In 1891 she married Karl Kollwitz who was a doctor whose practice tended to the poor in Berlin. She became acquainted with many of her husband’s patients and began to empathize with their plight. For the rest of her life the subject of her art was the peasants, laborers and workers that were marginalized by society. She wrote of her art:
"The motifs I was able to select from this milieu (the workers' lives) offered me, in a simple and forthright way, what I discovered to be beautiful.... People from the bourgeois sphere were altogether without appeal or interest. All middle-class life seemed pedantic to me. On the other hand, I felt the proletariat had guts. It was not until much later...when I got to know the women who would come to my husband for help, and incidentally also to me, that I was powerfully moved by the fate of the proletariat and everything connected with its way of life.... But what I would like to emphasize once more is that compassion and commiseration were at first of very little importance in attracting me to the representation of proletarian life; what mattered was simply that I found it beautiful."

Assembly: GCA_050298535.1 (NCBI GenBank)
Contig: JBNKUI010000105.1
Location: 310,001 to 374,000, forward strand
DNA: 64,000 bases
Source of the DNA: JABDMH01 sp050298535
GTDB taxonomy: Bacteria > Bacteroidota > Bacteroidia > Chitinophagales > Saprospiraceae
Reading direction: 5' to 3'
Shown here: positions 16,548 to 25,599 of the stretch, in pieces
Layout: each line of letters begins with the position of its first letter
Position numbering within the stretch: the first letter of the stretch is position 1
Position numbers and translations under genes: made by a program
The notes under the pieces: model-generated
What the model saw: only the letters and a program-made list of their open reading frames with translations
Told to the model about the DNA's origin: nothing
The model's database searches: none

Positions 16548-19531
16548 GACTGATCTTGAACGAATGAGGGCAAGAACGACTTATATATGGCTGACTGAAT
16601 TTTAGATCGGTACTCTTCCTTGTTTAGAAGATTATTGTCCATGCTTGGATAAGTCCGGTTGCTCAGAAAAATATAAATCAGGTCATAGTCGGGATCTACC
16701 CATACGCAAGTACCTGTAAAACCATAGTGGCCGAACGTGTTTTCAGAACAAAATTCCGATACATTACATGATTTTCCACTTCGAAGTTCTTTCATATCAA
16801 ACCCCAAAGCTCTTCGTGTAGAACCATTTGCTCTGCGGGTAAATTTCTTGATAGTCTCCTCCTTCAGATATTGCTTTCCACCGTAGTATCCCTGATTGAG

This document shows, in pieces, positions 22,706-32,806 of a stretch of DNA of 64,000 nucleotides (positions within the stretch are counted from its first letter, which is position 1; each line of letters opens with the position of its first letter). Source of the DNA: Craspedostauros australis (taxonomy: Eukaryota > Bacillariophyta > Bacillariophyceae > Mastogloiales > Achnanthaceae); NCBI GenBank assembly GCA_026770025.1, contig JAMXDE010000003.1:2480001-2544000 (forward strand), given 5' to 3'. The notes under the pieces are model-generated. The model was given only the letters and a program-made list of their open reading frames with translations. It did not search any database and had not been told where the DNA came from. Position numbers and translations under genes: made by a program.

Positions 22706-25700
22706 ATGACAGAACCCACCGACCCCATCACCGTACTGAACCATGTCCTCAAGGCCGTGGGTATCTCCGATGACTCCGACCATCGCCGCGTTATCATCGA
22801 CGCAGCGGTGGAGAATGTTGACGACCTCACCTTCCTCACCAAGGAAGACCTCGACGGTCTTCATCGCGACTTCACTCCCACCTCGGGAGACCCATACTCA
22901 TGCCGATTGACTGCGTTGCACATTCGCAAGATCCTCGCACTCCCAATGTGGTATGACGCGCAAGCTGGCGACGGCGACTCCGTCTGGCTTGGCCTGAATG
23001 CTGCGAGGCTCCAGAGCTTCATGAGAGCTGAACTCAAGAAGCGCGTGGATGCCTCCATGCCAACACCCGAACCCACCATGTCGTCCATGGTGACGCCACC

When the Nazi party came to power in Germany she was forced to resign from her teaching position at an art academy and her paintings and drawings were removed from museums. Today however there are two museums devoted to her work, the Käthe Kollwitz Museum, Köln and the Käthe Kollwitz Museum, Berlin.
Check out the charcoal sketch in our collection.